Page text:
Bloomington Post Newspaper Archives

- Page 1

Issue Date:
Pages Available: 4
Previous Edition:

About Bloomington Post

  • Publication Name: Bloomington Post
  • Location: Bloomington, Indiana
  • Pages Available: 561
  • Years Available: 1835 - 1839
Learn More About This Publication


  • 2.17+ Billion Articles and Growing Everyday!
  • More Than 400 Years of Papers. From 1607 to Today!
  • Articles Covering 50 U.S.States + 22 Other Countries
  • Powerful, Time Saving Search Features!
Find Your Ancestors Now

View Sample Pages : Bloomington Post, July 13, 1838

Get Access to These Newspapers Plus 2.17+ Billion Other Articles

OCR Text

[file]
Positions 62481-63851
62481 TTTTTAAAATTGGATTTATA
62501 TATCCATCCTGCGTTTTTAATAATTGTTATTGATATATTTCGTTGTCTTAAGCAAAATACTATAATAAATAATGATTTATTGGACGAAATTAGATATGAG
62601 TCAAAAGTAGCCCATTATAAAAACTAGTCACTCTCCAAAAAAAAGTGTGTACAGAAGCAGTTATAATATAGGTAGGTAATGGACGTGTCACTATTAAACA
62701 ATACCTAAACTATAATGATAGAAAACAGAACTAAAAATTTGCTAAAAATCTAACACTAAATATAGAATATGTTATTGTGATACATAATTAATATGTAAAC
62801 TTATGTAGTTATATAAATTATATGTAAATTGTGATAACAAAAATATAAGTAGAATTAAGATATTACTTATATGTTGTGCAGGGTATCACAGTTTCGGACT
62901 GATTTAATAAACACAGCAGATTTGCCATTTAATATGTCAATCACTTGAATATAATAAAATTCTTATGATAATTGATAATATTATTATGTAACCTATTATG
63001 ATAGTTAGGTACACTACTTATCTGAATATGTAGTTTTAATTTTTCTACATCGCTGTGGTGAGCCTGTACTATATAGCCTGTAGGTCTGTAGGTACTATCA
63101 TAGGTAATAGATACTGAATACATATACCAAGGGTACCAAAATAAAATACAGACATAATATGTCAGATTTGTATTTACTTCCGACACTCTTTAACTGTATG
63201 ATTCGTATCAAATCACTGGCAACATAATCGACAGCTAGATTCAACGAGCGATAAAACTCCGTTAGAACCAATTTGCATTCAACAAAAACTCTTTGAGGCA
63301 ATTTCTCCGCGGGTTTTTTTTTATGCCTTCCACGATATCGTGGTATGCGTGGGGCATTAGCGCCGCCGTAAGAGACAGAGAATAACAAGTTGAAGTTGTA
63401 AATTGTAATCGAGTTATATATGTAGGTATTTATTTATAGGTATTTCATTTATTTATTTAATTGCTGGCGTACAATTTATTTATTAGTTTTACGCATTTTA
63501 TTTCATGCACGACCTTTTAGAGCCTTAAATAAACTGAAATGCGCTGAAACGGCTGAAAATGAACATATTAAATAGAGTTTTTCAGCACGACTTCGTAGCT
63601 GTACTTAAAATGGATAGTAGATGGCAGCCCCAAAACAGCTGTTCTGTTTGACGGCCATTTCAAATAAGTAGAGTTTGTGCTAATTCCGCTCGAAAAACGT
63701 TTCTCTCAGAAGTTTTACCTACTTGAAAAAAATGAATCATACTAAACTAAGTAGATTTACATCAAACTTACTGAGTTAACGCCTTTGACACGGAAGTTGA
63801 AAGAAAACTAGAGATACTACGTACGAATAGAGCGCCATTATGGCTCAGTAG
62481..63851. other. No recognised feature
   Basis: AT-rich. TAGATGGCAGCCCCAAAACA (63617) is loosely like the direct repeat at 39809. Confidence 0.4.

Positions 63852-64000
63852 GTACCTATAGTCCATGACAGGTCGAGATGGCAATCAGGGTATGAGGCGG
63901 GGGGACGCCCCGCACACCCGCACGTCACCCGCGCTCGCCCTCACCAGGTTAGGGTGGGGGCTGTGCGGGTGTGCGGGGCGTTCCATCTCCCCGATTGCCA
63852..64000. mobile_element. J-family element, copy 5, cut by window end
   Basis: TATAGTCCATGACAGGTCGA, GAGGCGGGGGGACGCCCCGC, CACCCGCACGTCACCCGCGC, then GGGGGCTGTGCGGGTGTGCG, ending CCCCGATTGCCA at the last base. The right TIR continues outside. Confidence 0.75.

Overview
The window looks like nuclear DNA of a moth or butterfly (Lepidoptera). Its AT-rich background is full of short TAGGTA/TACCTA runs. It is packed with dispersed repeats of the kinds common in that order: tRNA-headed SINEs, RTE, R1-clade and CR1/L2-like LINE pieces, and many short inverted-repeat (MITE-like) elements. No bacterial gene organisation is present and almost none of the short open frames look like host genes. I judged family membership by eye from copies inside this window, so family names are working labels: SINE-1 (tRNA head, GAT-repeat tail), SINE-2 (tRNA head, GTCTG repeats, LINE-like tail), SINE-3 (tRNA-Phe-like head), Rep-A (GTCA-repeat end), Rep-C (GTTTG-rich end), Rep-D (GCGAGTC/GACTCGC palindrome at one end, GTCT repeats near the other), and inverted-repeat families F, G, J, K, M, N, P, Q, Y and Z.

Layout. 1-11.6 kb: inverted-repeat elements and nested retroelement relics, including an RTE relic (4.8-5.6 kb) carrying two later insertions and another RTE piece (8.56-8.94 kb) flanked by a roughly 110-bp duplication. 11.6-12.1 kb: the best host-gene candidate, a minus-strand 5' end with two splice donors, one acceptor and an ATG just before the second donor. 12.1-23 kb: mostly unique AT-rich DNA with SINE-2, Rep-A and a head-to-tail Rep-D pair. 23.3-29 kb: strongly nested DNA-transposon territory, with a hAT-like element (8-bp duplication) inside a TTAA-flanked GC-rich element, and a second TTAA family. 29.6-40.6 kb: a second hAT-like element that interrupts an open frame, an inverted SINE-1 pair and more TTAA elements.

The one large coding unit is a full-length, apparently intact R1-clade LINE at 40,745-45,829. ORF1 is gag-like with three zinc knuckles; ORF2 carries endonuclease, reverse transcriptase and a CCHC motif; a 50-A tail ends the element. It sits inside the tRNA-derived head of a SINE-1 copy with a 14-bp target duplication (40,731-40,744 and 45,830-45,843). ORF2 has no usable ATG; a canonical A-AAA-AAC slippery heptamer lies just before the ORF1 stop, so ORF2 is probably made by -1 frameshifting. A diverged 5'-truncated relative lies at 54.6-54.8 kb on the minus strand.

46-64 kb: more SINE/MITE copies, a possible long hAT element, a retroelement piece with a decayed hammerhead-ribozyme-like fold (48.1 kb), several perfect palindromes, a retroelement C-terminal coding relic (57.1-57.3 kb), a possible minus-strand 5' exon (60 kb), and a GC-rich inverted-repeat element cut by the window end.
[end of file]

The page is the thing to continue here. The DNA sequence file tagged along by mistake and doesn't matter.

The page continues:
Bloomington Post (Newspaper) - July 13, 1838, Bloomington, Indiana HOTHar» WBOOB MIWV n WOK s* TOIi. 3.BiiOomimToiv, fribay jin.T is, isss. m. «s. EDITED AND PUBLISHED EVERT FRIDAY BY M. L DEAL. urrics ON MAIN CKOilS 8THEKT, FIRST DOOB WEST MAJ. MIGHT's. TliRMS. Two dollar« in advance, WTO fifty in six months tnd three at the end of the year. No paper will be discontinued until all arrearages »re paid up. (¿^Avektisements of ten lines or less, will be published three wt)rks for one dollar, and ccnts for •ach additional insertion. All advertieeiiienUJ must bo marked with the number of iMertion», or they will be inserted till forbid and charged wicordingly. Thp CASH must iiiviiriably accompany adrortise-mant-i from a distance or they will not roceive atten-tion- All letters and communications addressed to the »ditor must be free of poHtagp. No variation whatever need boexjiectod tVomthene torins. LIST OF AGF.MTS. The following gentlrmpn aro roqnoRtod and authorized to act as aRPniR: to receive SiiUcriptions, ^Ob Work.'Vdveriising ice. and ri icipt for tho«¡'.me. Thomas C. Johnsox, Sjienrer, la. II. H. TiiiKior, Mill (¡rove, la. Samuel H. Smvtii, IJowlini^groon, la. John Paiir, Freiloiii:i, huliuii. Wm. Hfkop, Esq. ri)hiiiibus, la. E- (t. Wavman, Martin^bun:, la. D, A. Rawlin';-«, Nrw AlUany, la. J. S. Ikwin, liouisville, Ky. llroiKiF. ParkorHbiiit;, IMonlpompry Co. In. Wm. S. I'-s'I-, Nat^livillo, la. Dr. 1. );."M.\\wk/.i., lV;i;iklV>iI, la. John rattf.uron, (irof.'iu-iiftle, la. (rkoh-7k •(; Dunn, IC-^ij. L'eiil'or.l, Iii.liana. .f.-,,761,527 l,fiíM),000 2 (M»0,000 1 ..'■)(H),000 7{).'i,000 I 7:vt,G;$B 2/10^,291 100,000 4,(iOO,(KK> '2,000,000 1,100,000 (cm isiicn Kv i;i: i!Tt>T )TO TilKClTIZl .NSOF MONlKti: COUNTY l.\i>l \N Whorrn"* nn » .\t< nsivti sv'itom nf Internal Iin-piovoiiieiiis, ha-; U-cn n lniitcil, organized, and pul into operniidii, by tlit> .'ids ni"«mr Lofiislaturo, kus-taiiied and snjipoiteil Itv sub ;r<)iioiit l<«>}j;islation, on a |)bin of «iiniiliaDruin cimplc.iion ; (inJ as the Wdiki nre iiino in nninhfr, mni of a inapnaliule and üXjHHise fur lit-yond tin- lii>i o-liiiiulfs, (which were about 10,O0i).(M)U) vvlii. li h lu.a fdiiml by th« recent t'alculutiMn«, liy (b'- nii^iiM-ci;!, lo cost, as follows lu wit : Central canal White Wator «-anal ^ Newcastle Crosst-nt onnal Ivxtension l>> 'r<;i lo ll uiw; 'iV rre llaiito Ciossf iu IJail-.mco of W'liUi-b and I'yi m; Northern canal VVahasli Kiver Madison Kail Road nid lii'ii <1 , .lelforHon TniiUMk«! .Vincenneri 'I'ui iipiko ^ ^VVholo cost ncfoniiiig t-i 11»' I'l est cstinmtes is Now Irt ns «îcn llir- rnt>cpf|iiriirf', of bocrowinp all this nioopy, and «"ii i y in;^ i>m all iIk! woiks tofifth-cr; wiihotti d»!ii\ iii^ any piolil IVoin any ofthein; till all aro (;uni|il( i<'.|.The intorost on 'lio wbolo «;iun of 21 ,ru!ri,532 dollars, at .0 |)t.'r i-. Dt, pui nniiuio, would Ikj 1,001,020 dollar«). J"h« rate of Inton .i lOO, f»frnch innn'.s property, to liqiiidnte thu ititeiest, would Ix: about !jil cents to the $l(»0. A n>aii who n (*ooil farm of IT.O acres, and other gt>od propoity, to the amount of .f3000 would have »U pay aiiiiually, > 10 btîsid»!y his county and Stale taxes, wIm h would incr'-uso tho antounl considerably. It IS said by thefii'tulH of ilio Kystom, that by Iheyt'ttr ofll'10,<n II,' tlioro w ill In; doublo the lands taxable in the Stale, tli.-it there is now, and that properly w ill uK-iea o in pmpoition; and that It will dilnill¡^h ilif tax, one half I tbiiik thiy assertion incon fit, :»s nuisl ol til'- lands ar« bought up by 8|M>cuwt'iyrH, and tiio in tin ii wiliJaod nneultiva ted state, niid will bo value.l at liitlo nioru than ('on({ prices. PifipfMiy (antiot double in so f hort A lime. It is at this tiino diminishing in val-• ue; yet I b«ilievp, that in two or thioe years hence, wu will have an iiicreii.s(; in the Bj;i;rO{{ato value; •n increase of property, at that time taxable in the state, but I think greatly below the anticipations of trany of tho Bilvoeatcs of the cause. Now 1 ask, is it poiutiblo lo carry on all tho works of Internal Improve»n«nt at the same time? lias the state any adequate meuiis, of paying thu inlc-rest on the State * bonds tor solar^o a sura Ixirrowed, as$21,836,632, without any protii from tiny of the works, till all ■ re finished? All must answer no; it cannot have. Thic ay^ieiii will biing ruin and bankruptcy on the ■late, 'i'bu works will have to bo abandoned without ünisHin^ them; and the money lost that has l>ecn expended on them. Uur children will bo involved iQ a debt tliut will stick tu llioin like an in-cubuv, and bear them down injoverty. And all this will be occasioned by thë U^rudence of their titthers. But notwithstanding this drak picture of • siniultanaous working, on all the works, till all are fini^bedil beliuvo the whole may be completed at no very distant day, by using prudence in man agenienl,^ economy iiiexpenditures-by retrenching wvory tionecessary of government, and oh ficere, in telnriea and nuinbors. By gntheriug together every item thai we can, and adding it to the surplus revenue that is now in deposit, with the ^llance that is to bo de|K>sit«d next January; tu ^ther with the profiits ol the stock of the state mnk, ttod the iniurost on the Canal Lands for a •inking AkM^ l">y Interest annually on the tlM llrtt^^OOO,OiH) most of which is borrowed, •n^ tiM ballaoco to be burrowed this sumoier. Af- QfMling a ainding fund, to liquidate the intereat Mtb* 0rvt $6,000,000 borrowed, suspend all the vrorka except tho Hriu canal, and some other work gM very costly, that would most probably make • go^ return of prolits; say thu Whitewater canal or Vincennes Turnpike; borrow about 8«,000,000 which would probably finish the Wabash and Erie canal, and one of tbe others. The interest on the state bonds for that sum borrowed would be $75,000, the tax to pay this interest would be about lt4 cents to tho f 100. Aa soon as these two improvemenUi are finished, take up a third one . say the Madiron and Lafayette rail road; turn it into a McAdamized turnpike and complete it from Madison to Indianapolis; omitting that part of the road from Indianapolis to Layfay-ette, to a future time. Appjy all the profits of the two finished works to finishing the third. When that is done, take up a fourth work; say the JefTer-sonville and Crawiordsville Turnpike. The great length of this Road leading through some of the most populous counties in the state, to one the most commercial marts, in the western country, could not fail of producing a hancKiome4>rofit, from the great amount ofwogonage, and travelling done on it when finished. Then take up a fiAh work; apply all the profiu of the four finished works to finishing tho fiAb. When that is done; tako up a sixth work; apply the proceeds of all the finshed works to that, until it is completed. Then take up another and but one at a time until tho whole number is gone through; still applying all tho profits of (he finished works to the one undertaken, till all are completed. I can see no practicable plan without burdening the people with e.xcessive taxation but by adopting this gradual mode of proceeding with our improvements. Let us borrow $3 or 4,-000,000; and I believe this amount will bo amply sufficient, if judiciously managed lo finish three or four of the works. If they turn out to be as productive, as works in the east ol the same class, they will furnish a fund sufficient to pay the interest, on the ncxl loans, and the profits of the works as they progress will of themselves, carry on iho works without additional taxation. Tho interest on $8,0©0,000 would be $150,000 the rate of which on tho $100 would be 18 3-8 cent.s; and the interest on 4,000,000 dollars would bo 200,000 and Ihe rate of tax on this would be 24* cents lo the $100. In the prosecution of these works it would be ad-vi.siiblo to lay over till Ihe last, all tho works brought to any navigable wotcr couise—such as tho following: The continuation of the Waliash and Krie canal; the continuation of the central canal no further than from its junction with Ihe Erie canal,lo Indianapolis ortheRlulTs; Northern and (^ross l-'ut canals. That part of the Madison and Lafayette road, belwooii Indianapolis and Lafa.y-elic, aught also lo lie over till the last, as all of those (ire cfMivenient lo navigable streams. Ii is now my sinccre opinion that our works may bo completed wilh a lax of 18} or 25 cents on the liuiidred dollars; and this lax nood not continue long on tho people, if the works prove to be prolit-ablo. if the profits should not pay the interest on thonioiipy e.vpended on them; and aK-w) pay for repairs, ihoy would bo worse than useless, and aiif^bt to Ix) abandoned; or at least su'^peiided until our countiy bocoines moro populous, and ha< a more evtrosivfl cohunerco. I have now ventured lo give my opinion respecting our works for good or for evil. 1 have no moans in my power, at this lime of making any accurate calculations, as lo the future. 'J'hn citizens of ihis county, aught to meet al Blooniinglon on some futiircday, (say the 2lat inst.) and interchange opinions freely, and adopt some nuHle of action, in harmony with the general interests of the stale. And ifourcandidules,donol acqui-escc in our opinions we should tako up and elect one who will. At present we stand U|ion a precipicc, and it is the duly of eervy man to bo up and doing, i believe wilh a madificalion of the works, and prudence & economy in management, we can complete ull our works without serious injury loany;and pious men hereaAer will thank their (lod, that he has brought good out of evil, and wrought a work in our land marvelous in cur eyes. J.\Mi:S MITCIIKLI, Eersists in mowing his twenty or forty acres, and eeping his stock on bay, when fire or uix of those same acres would furnish roots sufBcient, if mixed with the straw which might be grown on the remainder, to keep his animals far better than the hay, and leave the grain crop nearly lu a clear p/n-fit, is clearly acting against his true interests. Again we say to our farmers, ynu did well last year by so extensively entering upon the culture of roots; you will do better this year by greatly extending their cultivatiofl.—Genetee Farmer. [Fnm the National hüeUigetwer.\ IMPORTANT OFFICIAL PAPKRS. ROOTS VICRSIJS H.4Y. We lake the following from a re|>ort made to ihe Massachusetts Agricultural Society, by the Messrs. Colin of Pitlsfield, Berkshire County and wo do it lo show Ihe immense advantage made in substituting roots for hay in feeding cattle, as well as in the quantity of ground necessary to produce a given quantity of focKl. The writer says—"My stock now consists of 1000 sheen, 0 young oxen, 6" cows, a ¡lair of horses and a single horse. I have raised this season Cor the use of my slock 55M bushels of vegetables, and all lo be grated and fed out with cut straw, the cat lie constantly, the sheep one feed a day, which seems to be a necessary fixxi in our long cold win lers: it keeps them in health and also in lloKh. As to tho respective value of vegetable food, the follow ing statement will |)orhaps besi exhibit it. I have commenced feeding and shall continue lo feed,— 14 head of horned cattle with tO lbs. of cut straw each |)er day, 4 cents for each twenty lbs. 66 cents Also to each, IIS lbs. of roots grated, mixed with straw, 3 cents, 42 cents. And now allow 160 days for the season of feeding at 98 cents, is $147,00. The same slock would require 20 lbs. of hay each per day for IfiO days; they would consume 42,000 IIm. equal to 21 tons; at the moderate price oftlO Mr ton $210,00. Balance in favor of root feed 69 dollars, and 1 am sure the stock will appear far bettor at the opening of the spring. lou will perceive that the value of v^taUee for food is six cents a bushel, while bay is at teo, and straw at four. It may b« said that there is some cost in preparing Awd; but this is more than compensated if properly done by the extra quantity of manure made." Thus it appears that 20 lbs. of straw and 8 Ibe. of roots mixed, aflTord more nutriment, and of oouree are moro valuable than 20 Ibe. of good hay, while the actual cost is much less. Fourteen or ifteea tona of roots are a moderate crop per acre, while the average of hi^ will fall considerably below two tons per acre, l^e advantage in favor of the turnip is thus perfectly apparent, and the former who The following Message from the President of the United ^ates was communicated to the House of Representatives on Wednesilay last: Ihtke Hotueof Refresenlalivet of the United States: I transmit, in compliance with a resolution of the House of Representative.s of the llth instant, re ports from the Sucretaritts of State, Treasury, and VVa-, with the documents referred lo by them res pectively. It will bo .«en that the outrages com milted on the Steamboat Sir Roljert Peel, under llu British flag within the waters of the United States, and on the steamboat Telegraph, under tho American flag at Brookville, in Upper Canada, have noi been followed by any demand, by cither Govern mcnt on the other, for rodres.s. These pels hnv« been, so far, treated on each side as criminal oflon cea committod within the jurisdiction of tribunal comepctent to inquire into the facts, and to punish the persons concerned in them. Investigations have been made, somo of the individuals inculpated have been arrested,nnd prosecufions are in progress, the result of which cannot be doubted. The excited state of public feeling on the borders of Canada, oo both sidesof the line, has occasioned the most painful anxiety to this Gitverninenl. Kvery effort hii.-t>een, and will be inado to prevent llio succcss of the-design apparently formed Ac in the cuurso of execu lion, by Canaduins who have foiinda refuge, within our teritory, aided by a few reckless persons of out own country, to involve the nation in a war with a neighboring and friendly Power. Such design can not succeed while the two (lovernmenis apprecian.' ami confidently r dy upon the good faith of each other in the perfonnaneo of their respective duties With a fixed delerinination to use all ihe means iii my power to put a speedy and satisfactory termination to these lx>rder troubles,! have the most coiili-li.lcnt assuranwa of the cordial co-op»?ration of the British authorities, al hoiiK) and in tho North A-inerican posse.s.sions, in tho accoin|di.shment of n piirpos<; Kosincerely and earnestly desired by the (I'ovei nmenis and People {»oih of the United Stale« uiid Ciroat Bi iuitii.M VAN nURKN. Wa-^iiinctmn. IirNT. 1038. A niind)t r of Documents accompanied ihis Mes-the coiHenM of wliK h may begi-nerally infer red from the Message itself. The fwllowing report from ihe Secretory of V\'nr, however, is nf buflicient consequence to bo separated from the rest for^^pobli-culion: DF.rARTlWF.NT OF WaH, JlTNK 10, 1838. Sin:—In relation to so much of the rp.«olnlion of he House of Representatives of the llth instant, Is has, by your direction, been referred to this Do-partuient, I have the honor lo slate thot, on the re-cei|)t of intelligence of the destruction of the British steamer Sir Robert Peel, orders were immediately isSiKHi to the commanding officer at Fort Niagara, to detach a poition of his force lo Sackett^s Harbor; and, bhortly after, Ihe dis|)osable recruits at New York ft Fort Monroe wero ordered, part to strengthen that post, part to Plattsburg, and part to Swan-ton, on the Vermont frontier; at the same lime, measures were taken to employ a steamer, to be manned wilh a competent military force, for police ptiriHjses, on each of the lakvs Krie and Ontario. Tho department, having subsequently received information, communicated by the Governor of the State of New Vork, that the disturbers of public order h«d taken refuge on a portion of the 'I'hou sand lalandii, situated wilhin the jurisdiction of ihe United States, where Ihey were collecting arms and munilionsof war, and engaged in filling out hostile ex|>editions against Canada, Major (iea. Macomb was despatched to Sackett^s Harbor, to lake the command of the forces on the Northern frontier, with instruction lo take prompt and vigorous measures to maintain our treaty stipulations, and lo execute ihft laws of the United Slates, and especially to lobe no time in directing operations against the law less men, who, for the avowed purpose of committing depredations upon the territory of a friendly Power, have stationed themselves on the Ulands in the river St. Lawrence. The General has been since advised to station a guard of regulars at each of the ferries on Ihe river, and at each |K>rt of enlr> on the lakes, in order to prolcsct the |>ersons and property of the subjects of Her Britannic Majesty from any further outrage; and there is reason to believe, from Ibe character and well-earned repuia of that oflSeer, that he will carry these instuctioub into eflToot to the extent the limited force under his command will permit, with promptness and ener the regular forcos in theseeoloaies, and in the Canada», making an aggregate regular force of be-* twcen fifteen and sixteen thousaitd men. Very respectftUy» yoiT most obedient servant, J. R. POINSETT. To TBI PMSlDRNt OF TIIK UmiTKD Sh-iTRS. P. S. The accompanying extracts of hatters received from his exeellency tte Governor of Ne«^ York contain such i^Airmatioo as has been received hy this Departineul on the sulijact of the recent disturbances on the Northern fioeiier. Death of TAT.LRVRANn.—Prince TALUtTtAMn breathed his last on ihe 17ih May, in his 84th year. He had for soin« limo written and addressed to the Pope a retraction of his conduct nt the ftmoliaMre-inony of the Pedemtion, wiere lie forgoc his Episcopal ordination, and conde-scended to bless that democratic and somewhat heathen ceremony. He received ab«olution, extreme unciion, and died in the |»eaceof the Catholic Church; although the Archbishop of Paris, tu whom the Prince had sent a copy of his letter to the Pope, kept aloof from his bedside. King Louis Philippe, however, visited the deathbed of the veteran slalesman, whose respect for etiquette aivl courtly ideas was manifest even in his dying moments. He in.sisted on presenting to the King (II who happened to be with him, and had not un-.Icrgono that ceremony, nnd he acknowledged the King^s visit not as tho act of warm and private friendship, but as"a great honor done to his bouse.^' .Madame Adelaide, sister nf the King, also visited the Prince. Messrs. Thiers and Mole also attended his last moments.—Muruing Chromklé. In an anide on tbe .subject, the Courier Français says: "He quilled life wilh a calmness that could not have been excoedeil by the purest conscience. In death he prest^rved all the stoicism (impassibilité) of his life. He went out of Ihe world like a true courtier, by using flailering words to the King, and like a true diplomaiist, by negotinting Wilh the l'ope, wilh whom, as u consecrated bishop, a niarned priest, and excommunicated Catholic, he had many accounts to sellle." An ArmvofPf.nsionkrs.—Fromn document com-inunicatcd (among others) to the House of Këpres-entaiivos yesterday, it ap|)ears that the number of pensioners on the rolls of the several pension agones of the United Stales at this lime is as follows: Invalid lVn.sioiiers......4,121 Under ucl of IBlb March, 1818 - - 8,930 Under act of 15th May, 1828 - - 692 Uihler act of 7ih June, ia'»2 - - - 26,783 Under act of 4th July, líT3fl ... 1^932 Total niimlK'r of pen=<ioncrB - - - 41,468 Kr/'p i/otrr hnen xharjt.— Vcry likely your grand-faiber, and |>erhaps yotir father, hever heard of sueh a tiling as grinding a hrje; but no matter, try II for yourself , and bee if a sharp hoe does not woik a.s much easier ns n sharp axe.—You wotltd think yourself poorly 'provided for mowing, with-' out lultstone or rifle; and a file for shapening a hoe, is ns necoss'iry, where facility of labor Is consulted, in the field of corn, as tho former implemtntsare in the meadow.—U ene see With regard to''theooooMtr»tloB and movements of foreign troops 0« the Northern and Northeastern frontiers ofthe United dtatea,** the Department is not informed that the regular troops of her Uritanio Mi^y have, m yet, beea statioiNd along the frontier, as it belieted to ha the inttwtion; and service still to be perferned b)r the volunteers a Ipper and Lower CaDada-a force estimated, bv oompeteat judges, at about tweoty-five tbousaiuf men. The r«gu)are now in tlie Canaiks are ten regimeota of the line of six hundred and fifty men each, lo be carried up to fiAeen regiments; two battaUooa of gwrda, alght hundred and fifty men each; two regitneate, each of three hundred men. In New Bnmawiek and Nova Sootia, the regular foroeconsiste of five regiratatathe line of sia hundred and fifty fnen eaoh. It ie areeumed that the usual proportion of artillery will ta attached to Making ^«//«-.--Putiing a plht of cold water dm ing the summer months in each pan of milk when strained from the cow, will nNlterially aid in these desirable objects. The milk will not sour as quick,-and the cream will rise more perfectly. The reason why butter l^oines rancid so soon, is owing 10 the imperfect manner in whi<^ the ntilk frequently soured before churning, is separated fro« the butter. Retarding the souring of the milk by the application of t»ld water, obviates titediflkulty. Ejrcn/fon.—David Scott was hung at Laporte, Indiana, on Friday ibe I6ih inst., fur the mordent Joshua Copeland, in February last. iSte Michigan City (Jazeite says:—"An immense throng of spectators .«urrounded the gallows, a large |iorlion of whom were in female attire.*^ Wd^ne emnty Chronicle. Kanhquale.— OnSalurdsv the dtb liwt. a shock of an eaiihquake was ^.ensibf) felt in Tkirie Haute, ViiKvnnes, New Albany, Leavenworth, Mt. Vernon and I'^vansville, Indiana, Louisville, KeMuelty, and St. I^is, Missouri. At Mt. Vernoii the ■hotk was more severe than at any place We have heard from. The Kvansville Journal of the 13lb mat. says -''1'he ntost snbHtaiitial brick hoUtts weia apparently rocked and jarred so as to ra<m the windows. Wu Icau that Ibo shock was more severe at Mount Veinon ihi^n at Ihis plac«—that there, bricks were thrown from the tops of chimneys, that th* large and new three story brick tavern house belonging to Messrs. James and (ioweiy, and the Mw brick jail of that place were cracked fhdm their bottoms to their tops."—lb. A Baltimore paper says, a huiMn skeletoti IMs been brought to that city from the Rocky Motiniaiaa near the head waters of the MiMouri, id height eight fbet nine incl^s, and weighing one hundred and eighty pounds.^ Two hundred voters of flardin rountf, Hy. haw puUiahed a pledge that they will vole Ibr no can' didata who treats at eleettons. 'Ilutt is right. If a n has no better qualiMentioa than tkM he treate freely on election day, he oOgln M May at hoaw. A company ofcitimas of HarperV FWrry hat* it in oontemplatioa to appoint M Agent to go to the West add purchase about tOfiOOeorea oflaiii^ >art ofwnioh ia lob»dividediaio Iowa lata aadpsH uto farme—and thea 10 make • aettlaiaat at oaaa. A cliartered oempaay with a eapilal af iwa hm-dred thoueaad doUaie ia abaui baia<'w$BBêmé at Cindnnatti, for the purpose of waaufcrtariag tm Sugar. ;